• Moral Myopia: After some guys see Liu Feng hugging Dingding and accuse her of corrupting him, she blames Liu Feng and runs away to her dorm, crying about him being a creep. Shuwen points out that she's been with other guys and didn't call them scamps, but she insists that it's different, holding Liu Feng to another standard because of his model citizen reputation as a "living Lei Feng".
    Shuwen: You'll let a doctor and a secretary touch you, people from all professions. So why not a living Lei Feng? […] Doctor Zhang and Secretary Wu touched you, but you didn't call them scamp.
    Dingding: That is different.
    Shuwen: How is it different? Anyone has the right to pursue you.
    Dingding: But not him.
    Shuwen: Why not?
    Dingding: No reason. It's because he's a living Lei Feng. A living Lei Feng isn't allowed. Not allowed! Not at all!
  • Mundane Luxury: Xiaoping is amazed at being able to shower every day, since she couldn't afford it back home.
    Xiaoping: It cost 0.15 yuan every time. Too expensive, my mom said. So usually I'd boil water at home for a scrub down. But to shower every day — what a joy to be a soldier!
  • The Oner: There is a six-and-a-half minute long continuous take set during the 1979 Sino-Vietnamese War when Liu Feng's company is ambushed.
  • Opening Monologue: Suizi's opening narration introduces herself, the story, and two of the main characters.
    Suizi: My name is Xiao Suizi. Back in the 1970s, I was in the southwest part of the country serving in a provincial military arts troupe. I was a dancer. My comrades called me Suizi. The story that I'm about to tell is the story of our arts troupe. But in this story, I'm not the protagonist. It stars two people.
    [A soldier is seen assisting someone in a raincoat]
    Suizi: His name is Liu Feng. When we sung praises of overlooked heroes and lauded great standouts from the masses, we were praising people like Liu Feng. The girl in the raincoat is named He Xiaoping. A new member of our troupe whom Liu Feng was sent to fetch. Their fate decades later was set in motion on the day he brought her to the troupe.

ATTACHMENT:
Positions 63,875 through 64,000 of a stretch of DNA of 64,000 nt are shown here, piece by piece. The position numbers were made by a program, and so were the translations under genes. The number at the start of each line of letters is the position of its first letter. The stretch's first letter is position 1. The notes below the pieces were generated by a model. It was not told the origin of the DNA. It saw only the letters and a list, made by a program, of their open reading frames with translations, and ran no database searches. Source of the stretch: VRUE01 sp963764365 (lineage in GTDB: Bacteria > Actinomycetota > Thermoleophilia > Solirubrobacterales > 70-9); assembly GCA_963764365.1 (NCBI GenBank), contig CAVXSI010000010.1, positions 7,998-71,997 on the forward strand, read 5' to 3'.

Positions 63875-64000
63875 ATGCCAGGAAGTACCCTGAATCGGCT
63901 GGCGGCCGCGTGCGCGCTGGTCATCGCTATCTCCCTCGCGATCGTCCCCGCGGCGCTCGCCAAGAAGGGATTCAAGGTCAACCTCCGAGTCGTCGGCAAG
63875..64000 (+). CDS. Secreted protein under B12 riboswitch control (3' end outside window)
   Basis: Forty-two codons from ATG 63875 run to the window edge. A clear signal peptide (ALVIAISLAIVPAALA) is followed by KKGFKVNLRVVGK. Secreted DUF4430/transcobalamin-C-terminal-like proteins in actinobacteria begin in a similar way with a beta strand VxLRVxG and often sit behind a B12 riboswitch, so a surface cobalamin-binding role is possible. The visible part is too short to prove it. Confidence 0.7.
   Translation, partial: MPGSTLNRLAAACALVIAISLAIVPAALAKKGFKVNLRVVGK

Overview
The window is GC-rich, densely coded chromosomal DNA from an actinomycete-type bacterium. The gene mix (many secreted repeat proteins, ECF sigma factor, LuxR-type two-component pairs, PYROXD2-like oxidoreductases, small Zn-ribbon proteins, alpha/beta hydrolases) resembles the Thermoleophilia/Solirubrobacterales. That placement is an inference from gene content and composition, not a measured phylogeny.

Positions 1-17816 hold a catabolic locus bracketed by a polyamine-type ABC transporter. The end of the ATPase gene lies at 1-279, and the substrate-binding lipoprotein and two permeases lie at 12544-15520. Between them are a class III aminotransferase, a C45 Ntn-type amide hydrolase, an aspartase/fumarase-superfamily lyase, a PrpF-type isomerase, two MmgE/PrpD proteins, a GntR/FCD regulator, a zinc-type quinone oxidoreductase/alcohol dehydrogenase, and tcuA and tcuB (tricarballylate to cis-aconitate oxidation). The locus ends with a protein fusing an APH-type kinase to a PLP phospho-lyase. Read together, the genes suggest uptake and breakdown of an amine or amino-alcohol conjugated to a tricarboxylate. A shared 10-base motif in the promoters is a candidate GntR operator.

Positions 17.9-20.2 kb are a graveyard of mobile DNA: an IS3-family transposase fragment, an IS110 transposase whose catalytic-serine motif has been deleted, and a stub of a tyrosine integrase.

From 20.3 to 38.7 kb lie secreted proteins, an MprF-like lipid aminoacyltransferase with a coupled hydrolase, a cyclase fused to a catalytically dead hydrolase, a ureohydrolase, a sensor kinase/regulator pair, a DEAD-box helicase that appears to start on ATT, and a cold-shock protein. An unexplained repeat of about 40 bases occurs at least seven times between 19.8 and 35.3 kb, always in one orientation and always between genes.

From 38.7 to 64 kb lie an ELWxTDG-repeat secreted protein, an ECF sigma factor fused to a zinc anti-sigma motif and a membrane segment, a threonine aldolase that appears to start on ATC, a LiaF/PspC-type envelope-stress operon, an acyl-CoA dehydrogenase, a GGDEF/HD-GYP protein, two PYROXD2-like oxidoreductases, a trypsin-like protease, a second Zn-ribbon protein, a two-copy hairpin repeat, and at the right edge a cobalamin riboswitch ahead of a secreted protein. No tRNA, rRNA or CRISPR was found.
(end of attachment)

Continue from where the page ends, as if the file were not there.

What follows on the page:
• Pictorial Letter Substitution: In the logo for the Chinese title, 芳华, the bottom part of the character 华 is the silhouette of a dancer balanced on the toes of one foot, with one arm stretched out in front of her (making up the left-pointing part) and her other arm and leg pointing backwards (making up the right-pointing part). The movie is about a performing arts troupe, which includes dancers.
  • Playing Sick: Xiaoping plays sick to try and get out of performing. When she's given a thermometer, she swaps it for another one to simulate a fever.
  • Really 17 Years Old: Shi Linfeng, the soldier with full-body burns, is said to be seventeen. He confesses that he lied to recruitment and is actually sixteen.
  • Reckless Gun Usage: While Dingding is aiming at a target on the shooting range, a photographer pops up and asks her to look at him. She turns, swinging the gun towards him, and the shooting instructor jumps in to yank it up toward the sky before lambasting both of them.
  • Releasing from the Promise: After Shuwen helps Liu Feng out of a jam by paying for his impounded truck, he writes her an IOU. She promptly tears it up.
  • Time Skip: The story jumps forward a few times. Among others, there's a time skip of one year after the end of the war, and after the troupe disbands, there's a skip of about 11 years to 1991.
  • War Is Hell: The characters end up involved in the 1979 Sino-Vietnamese War. Soldiers are seen with horrific injuries, one having burns all over his body. Xiaoping ends up traumatized, and Liu Feng an amputee.